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Issue Date: May 2005 Issue


A Budding Artist

Look around the room. Do you see nature? Maybe there's a houseplant in the corner, fresh-cut flowers on the mantel or a floral design on the rug.
Jacqueline Marino
marino@clevelandmagazine.com

Look around the room. Do you see nature? Maybe there's a houseplant in the corner, fresh-cut flowers on the mantel or a floral design on the rug. The painting over your desk — is it of an iris? A sun-warmed wheatfield? A lakeshore? For centuries, nature has inspired art and the decor for our indoor living spaces. This month, artist Penny Rakoff reverses that pattern by bringing the inside outside in "Living Rooms — Bringing the Inside Out" the featured theme garden at Cleveland Botanical Garden Flower Show, May 27 through 30.

It's still winter when I meet Rakoff, and her earthen canvas at the garden is draped in snow. An energetic woman in professorial tweed, she sets her armful of reference materials down and quickly pages through the coffee-table book "Great Carpets of the World," finding examples of her inspiration. To imagine the flower show's outdoor garden/house — living carpets of plants, furniture of moss, stone and other natural materials, an electrified chandelier of twigs and crystals — you first must consider an Oriental rug. One picture depicts tiny flowers arranged in rows, like a garden on the page.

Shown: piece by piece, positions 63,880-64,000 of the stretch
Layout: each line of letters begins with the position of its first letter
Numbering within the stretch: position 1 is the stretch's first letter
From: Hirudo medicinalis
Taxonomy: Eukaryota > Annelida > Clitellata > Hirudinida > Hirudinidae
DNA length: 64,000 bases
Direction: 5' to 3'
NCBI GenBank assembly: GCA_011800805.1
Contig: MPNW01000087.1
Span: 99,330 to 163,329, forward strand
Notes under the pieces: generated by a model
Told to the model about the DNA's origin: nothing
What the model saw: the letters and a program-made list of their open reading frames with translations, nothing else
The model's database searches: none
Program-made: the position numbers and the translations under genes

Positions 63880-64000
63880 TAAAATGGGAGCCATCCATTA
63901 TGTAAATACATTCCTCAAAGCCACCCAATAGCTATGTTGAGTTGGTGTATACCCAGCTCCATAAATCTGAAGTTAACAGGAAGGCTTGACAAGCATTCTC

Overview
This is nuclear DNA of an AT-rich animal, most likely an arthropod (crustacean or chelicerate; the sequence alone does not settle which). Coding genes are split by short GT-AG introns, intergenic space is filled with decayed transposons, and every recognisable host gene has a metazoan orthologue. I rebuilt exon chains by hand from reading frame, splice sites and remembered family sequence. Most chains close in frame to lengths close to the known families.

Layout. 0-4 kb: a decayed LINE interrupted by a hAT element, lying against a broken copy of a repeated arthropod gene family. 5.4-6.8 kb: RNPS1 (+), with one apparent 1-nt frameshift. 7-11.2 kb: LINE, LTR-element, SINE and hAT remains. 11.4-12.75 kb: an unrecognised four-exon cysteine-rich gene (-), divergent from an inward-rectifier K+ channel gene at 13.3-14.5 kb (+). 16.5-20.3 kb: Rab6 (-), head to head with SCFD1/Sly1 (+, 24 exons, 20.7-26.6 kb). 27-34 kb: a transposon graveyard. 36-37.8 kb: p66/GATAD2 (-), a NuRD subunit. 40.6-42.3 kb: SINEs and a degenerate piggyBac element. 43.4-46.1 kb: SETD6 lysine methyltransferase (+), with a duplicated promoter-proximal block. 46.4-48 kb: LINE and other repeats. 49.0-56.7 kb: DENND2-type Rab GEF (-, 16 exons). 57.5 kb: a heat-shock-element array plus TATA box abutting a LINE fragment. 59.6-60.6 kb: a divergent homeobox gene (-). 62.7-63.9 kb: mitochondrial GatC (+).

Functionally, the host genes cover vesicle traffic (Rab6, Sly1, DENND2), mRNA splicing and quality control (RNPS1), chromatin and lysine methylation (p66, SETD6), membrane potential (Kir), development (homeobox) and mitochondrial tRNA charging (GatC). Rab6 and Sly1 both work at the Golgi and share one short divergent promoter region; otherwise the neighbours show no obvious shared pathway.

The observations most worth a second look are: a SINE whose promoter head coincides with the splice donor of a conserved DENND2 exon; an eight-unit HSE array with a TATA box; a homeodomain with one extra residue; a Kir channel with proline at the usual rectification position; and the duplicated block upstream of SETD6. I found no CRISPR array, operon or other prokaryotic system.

A photographer also trained in painting, Rakoff is a public artist who works in any medium. Botanicals pose particularly difficult challenges: They are living things that bud and bloom and die. They must be treated respectfully. A gardener who can remember the color scheme of her perennials but not their names, Rakoff is relying on the landscape designers at DTR Associates to help her realize her vision.

Collaboration is a necessity for public art, Rakoff says. In 1991, when she turned a patch of trees outside the Cleveland Museum of Art into a Fauve landscape, she hired street people to wrap the trees in bright red and purple bathing-suit material. This spring, as she oversees the construction of "umbrella trees" on the land where Huron Road and Prospect Avenue meet, she'll have metal fabricators erect leaf photographs laminated between glass.

"It's [public art] beyond what any one person can do," she says. "It expands the possibilities for me."


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